A number of physical therapy techniques have been used to treat RCT but no clinical trials exist to support use in rehabilitation. Initial physical therapy focuses on range of motion exercises to maintain mobility and prevent adhesive capsulitis, a common complication of RCT. The therapist then works on strengthening and stretching exercises to restore proper muscle activation and strength balance among the rotator cuff muscles. This is done using open kinetic chain exercises, therabands, muscle recruitment patterns, postural, and scapulohumeral kinesis techniques.
Preliminary studies have shown the benefit of eccentric exercise but further study is needed.39 Eccentric exercise focuses is the application of a load to create a muscle contraction during the lengthening of a muscle.39 Several studies suggest that eccentric exercise stimulates healing and provides effective rehabilitation of tendinopathy.39
Partial tears or irreparable tears in elderly individuals are treated with conservative treatments. If no improvement is reached within 3 months or if patient cannot participate in physical therapy secondary to pain, other treatment options are considered. This includes local anesthetics, glucocorticoids,
PRP, or HA injections. The first injection attempted is a single, subacromial injection of lidocaine and steroid.40-42
There is no good evidence to suggest that glucocorticoid injections provide significant benefit but this is usually the next modality attempted.40-43 There are a few studies that show a small benefit, although, no difference has been reported when comparing to NSAIDs.41-43 A randomized controlled trial in Turkey found that, at 1-year follow-up, a PRP injection was found to be no more effective in improving quality of life, pain, disability, and shoulder range of motion than placebo in patients with chronic RCT who were treated with an exercise program.43 On the contrary, a study comparing subacromial sodium hyaluronate (HA) injections with rehabilitation showed an overall reduction in pain at weeks 2, 4, and 12 in the HA group, therefore, it may be a safe and effective treatment for patients suffering from RCT.44 Of note, this study was done in a middle-aged population without confounding rotator cuff pathology such as OA and glenohumeral instability. Physical therapy may play a pivotal role in the elderly population in whom these pathologies are common.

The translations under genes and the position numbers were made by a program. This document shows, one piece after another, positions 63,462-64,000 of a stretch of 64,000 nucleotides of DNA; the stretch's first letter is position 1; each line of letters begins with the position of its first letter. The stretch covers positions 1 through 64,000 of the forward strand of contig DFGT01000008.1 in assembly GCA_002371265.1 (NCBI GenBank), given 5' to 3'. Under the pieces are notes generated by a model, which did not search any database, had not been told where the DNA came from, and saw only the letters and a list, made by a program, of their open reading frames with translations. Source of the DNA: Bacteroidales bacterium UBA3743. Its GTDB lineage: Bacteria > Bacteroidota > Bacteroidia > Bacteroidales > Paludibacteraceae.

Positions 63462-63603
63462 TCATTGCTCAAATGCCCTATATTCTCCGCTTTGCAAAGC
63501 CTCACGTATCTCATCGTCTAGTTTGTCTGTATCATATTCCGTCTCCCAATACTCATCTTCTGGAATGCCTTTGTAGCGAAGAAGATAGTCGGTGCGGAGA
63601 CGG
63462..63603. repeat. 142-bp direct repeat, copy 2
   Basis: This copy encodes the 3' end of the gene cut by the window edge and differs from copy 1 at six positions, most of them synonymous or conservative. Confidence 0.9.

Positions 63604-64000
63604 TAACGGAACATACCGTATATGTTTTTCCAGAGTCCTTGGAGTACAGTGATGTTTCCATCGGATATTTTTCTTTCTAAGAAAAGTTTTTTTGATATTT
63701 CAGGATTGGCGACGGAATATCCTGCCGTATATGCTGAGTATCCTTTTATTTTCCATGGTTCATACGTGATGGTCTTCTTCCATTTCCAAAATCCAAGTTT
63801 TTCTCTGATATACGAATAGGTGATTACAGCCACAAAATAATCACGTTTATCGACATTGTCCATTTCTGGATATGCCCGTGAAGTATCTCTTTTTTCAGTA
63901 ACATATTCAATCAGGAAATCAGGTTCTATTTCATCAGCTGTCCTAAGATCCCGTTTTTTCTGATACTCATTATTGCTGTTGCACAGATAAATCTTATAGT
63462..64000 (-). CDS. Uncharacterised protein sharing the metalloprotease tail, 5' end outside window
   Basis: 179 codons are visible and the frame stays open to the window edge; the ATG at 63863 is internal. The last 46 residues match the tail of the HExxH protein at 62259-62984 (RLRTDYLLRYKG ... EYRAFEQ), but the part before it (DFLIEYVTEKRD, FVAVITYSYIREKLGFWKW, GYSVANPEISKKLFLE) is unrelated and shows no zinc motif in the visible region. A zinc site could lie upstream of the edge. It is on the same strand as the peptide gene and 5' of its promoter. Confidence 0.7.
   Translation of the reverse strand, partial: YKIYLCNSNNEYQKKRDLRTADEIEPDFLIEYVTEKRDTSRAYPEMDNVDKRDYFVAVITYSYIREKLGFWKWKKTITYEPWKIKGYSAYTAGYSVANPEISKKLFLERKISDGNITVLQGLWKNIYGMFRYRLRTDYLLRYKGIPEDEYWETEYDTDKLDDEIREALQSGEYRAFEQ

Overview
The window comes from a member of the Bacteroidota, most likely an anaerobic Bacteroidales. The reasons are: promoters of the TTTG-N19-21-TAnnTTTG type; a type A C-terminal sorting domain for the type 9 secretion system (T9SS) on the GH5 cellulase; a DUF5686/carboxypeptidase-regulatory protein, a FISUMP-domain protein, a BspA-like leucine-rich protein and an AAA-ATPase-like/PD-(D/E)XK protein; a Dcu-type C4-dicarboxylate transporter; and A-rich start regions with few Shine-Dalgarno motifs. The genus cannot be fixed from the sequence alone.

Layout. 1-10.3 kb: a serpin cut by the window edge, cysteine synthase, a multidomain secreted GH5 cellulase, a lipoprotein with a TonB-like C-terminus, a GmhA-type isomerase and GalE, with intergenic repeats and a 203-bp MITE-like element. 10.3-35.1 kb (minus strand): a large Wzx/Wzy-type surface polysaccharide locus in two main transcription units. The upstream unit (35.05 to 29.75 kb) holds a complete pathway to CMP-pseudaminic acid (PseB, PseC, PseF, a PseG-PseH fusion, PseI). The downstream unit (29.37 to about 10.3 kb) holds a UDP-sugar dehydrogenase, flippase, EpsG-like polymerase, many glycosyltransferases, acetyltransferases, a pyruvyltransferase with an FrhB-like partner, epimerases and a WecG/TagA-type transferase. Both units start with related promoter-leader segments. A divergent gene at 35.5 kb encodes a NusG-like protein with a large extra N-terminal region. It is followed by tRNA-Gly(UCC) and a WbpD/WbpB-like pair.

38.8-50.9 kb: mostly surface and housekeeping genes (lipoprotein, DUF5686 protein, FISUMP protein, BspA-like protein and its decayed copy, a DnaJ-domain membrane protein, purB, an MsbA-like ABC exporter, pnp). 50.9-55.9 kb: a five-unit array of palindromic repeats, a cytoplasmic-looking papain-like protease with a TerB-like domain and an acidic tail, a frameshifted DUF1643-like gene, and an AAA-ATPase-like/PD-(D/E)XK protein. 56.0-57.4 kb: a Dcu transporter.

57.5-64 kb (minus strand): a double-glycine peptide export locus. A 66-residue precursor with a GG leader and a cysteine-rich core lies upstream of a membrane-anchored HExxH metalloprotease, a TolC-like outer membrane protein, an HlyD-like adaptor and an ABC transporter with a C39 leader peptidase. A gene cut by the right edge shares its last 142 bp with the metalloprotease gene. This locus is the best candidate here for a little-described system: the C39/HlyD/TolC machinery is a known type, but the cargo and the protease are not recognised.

Another option is topical nitrate therapy. It is thought to cause local vasodilation, therefore, increasing blood flow to the damaged tendon.45 It is important to note that nitrates are contraindicated in patients with hypotension, anemia, allergy to nitrate therapy, ischemic heart disease, phosphodiesterase inhibitor therapy (e.g., Viagra), pregnancy, and angle-closure glaucoma.45 A common side effect of this treatment is headache.45
An orthopedic referral is warranted when a patient fails conservative treatment for 6-9 months or when a tendon tear is suspected. Three common surgical interventions include debridement, acromioplasty to relieve impingement, and rotator cuff repair. These treatments are considered in active, highly functioning individuals.46 Medications, injections, and rehabilitation are preferred in the elderly in order to maintain strength, range of motion, and function.
Randomized control trial involving extracorporeal shock-wave therapy appear to provide minimal relief when treating calcific tendinopathy, which is more common in the elderly population.47